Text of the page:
Moreover, in spite of the industry’s scandalous human rights record, the EU’s raw materials industry lobbied the European Commission with an annual lobbying expenditure exceeding €21m.

In doing so, they managed to push their demand to include voluntary industry certification, instead of legally binding due diligence responsibilities, in the commission’s proposal in the critical raw materials act. This worryingly leaves the industry to regulate itself.

To make matters worse, the EU-Chile trade deal includes a revamped Investor-State Dispute Settlement (ISDS) system. This gives investors privileged rights to launch multi-million euro lawsuits against governments for implementing measures that are in the public interest, like protecting the environment or guaranteeing rights of communities to have access to water.

The Commission claims it is including civil society participation as well as efforts to promote democracy in its new strategy for Latin America. Yet, the truth is that indigenous communities and civil society have never been consulted about these trade deals, while big business has a privileged seat at the negotiating table. Moreover, the European Commission is making anti-democratic moves by trying to split trade deals and bypass EU governments to accelerate their approval.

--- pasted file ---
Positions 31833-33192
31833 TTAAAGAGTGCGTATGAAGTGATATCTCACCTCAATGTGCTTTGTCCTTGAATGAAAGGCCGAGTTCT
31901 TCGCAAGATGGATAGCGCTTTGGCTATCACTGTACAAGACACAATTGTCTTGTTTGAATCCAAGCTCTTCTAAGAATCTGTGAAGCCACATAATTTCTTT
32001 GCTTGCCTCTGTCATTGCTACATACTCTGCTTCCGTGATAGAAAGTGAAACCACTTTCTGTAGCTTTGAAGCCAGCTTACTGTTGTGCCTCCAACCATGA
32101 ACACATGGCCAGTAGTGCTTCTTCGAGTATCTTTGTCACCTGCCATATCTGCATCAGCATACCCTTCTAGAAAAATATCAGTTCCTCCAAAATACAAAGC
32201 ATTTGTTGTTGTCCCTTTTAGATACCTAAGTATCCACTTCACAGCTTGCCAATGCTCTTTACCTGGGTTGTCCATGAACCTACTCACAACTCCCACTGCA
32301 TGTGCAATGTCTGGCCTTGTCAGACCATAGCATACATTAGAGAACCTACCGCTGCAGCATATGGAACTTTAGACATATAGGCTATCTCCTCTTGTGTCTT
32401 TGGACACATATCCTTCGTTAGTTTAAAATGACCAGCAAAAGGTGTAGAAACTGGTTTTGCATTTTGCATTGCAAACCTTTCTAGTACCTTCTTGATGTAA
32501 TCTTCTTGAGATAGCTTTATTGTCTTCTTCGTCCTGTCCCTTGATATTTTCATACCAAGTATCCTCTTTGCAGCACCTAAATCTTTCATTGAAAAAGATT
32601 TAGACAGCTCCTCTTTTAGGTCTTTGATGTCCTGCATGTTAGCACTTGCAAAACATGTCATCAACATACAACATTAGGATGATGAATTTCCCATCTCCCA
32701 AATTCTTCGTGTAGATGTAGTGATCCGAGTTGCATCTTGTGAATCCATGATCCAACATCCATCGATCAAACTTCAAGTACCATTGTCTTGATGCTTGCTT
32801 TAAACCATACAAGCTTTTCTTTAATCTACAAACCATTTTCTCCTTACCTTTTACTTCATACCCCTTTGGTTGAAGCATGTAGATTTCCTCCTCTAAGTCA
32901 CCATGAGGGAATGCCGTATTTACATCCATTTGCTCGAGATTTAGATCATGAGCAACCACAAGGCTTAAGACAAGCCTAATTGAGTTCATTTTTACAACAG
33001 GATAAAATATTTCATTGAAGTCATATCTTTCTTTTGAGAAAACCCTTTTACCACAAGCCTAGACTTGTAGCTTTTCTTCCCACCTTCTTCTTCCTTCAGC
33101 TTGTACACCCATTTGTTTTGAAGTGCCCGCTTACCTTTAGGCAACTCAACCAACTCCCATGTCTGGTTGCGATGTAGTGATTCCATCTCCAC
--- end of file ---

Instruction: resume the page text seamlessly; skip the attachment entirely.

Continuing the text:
Behind the EU’s rhetoric of sustainable trade lies a system that perpetuates historical inequalities and exacerbates the socio-environmental crisis we face today.

Born out of a legacy of colonialism and slavery, trade systems have failed to transcend the continued exploitation and extractivism of both humanity and the natural world. The interests of multinational corporations and global elites are prioritised, while environmental protection and the majority of people are left behind.

We need a just energy transition that does not perpetuate neo-colonial power structures, where the Global South is exploited for its natural resources to cater for Europe’s technological progress and green transition. So far trade policy measures do not ensure the prevention of environmental and social conflicts and are primarily based on European industrial growth and fuel over-consumption.

Next week’s EU-CELAC summit in Brussels will be a key moment for the EU to advance its free trade deals with Latin America.

Civil society organisations, indigenous and social movements across Latin America are already mobilising to raise their voices during the summit against these harmful trade deals. They are challenging the power imbalance and demanding a fundamental transformation of our economies.

A shift away from the destructive pursuit of endless economic expansion towards economies that prioritise the well-being of communities, the environment and climate justice.


Audrey Changoe is trade and investment policy expert at the Climate Action Network (CAN) Europe, where Anuna De Weveris trade & investment policy campaigner.

 source: EU Observer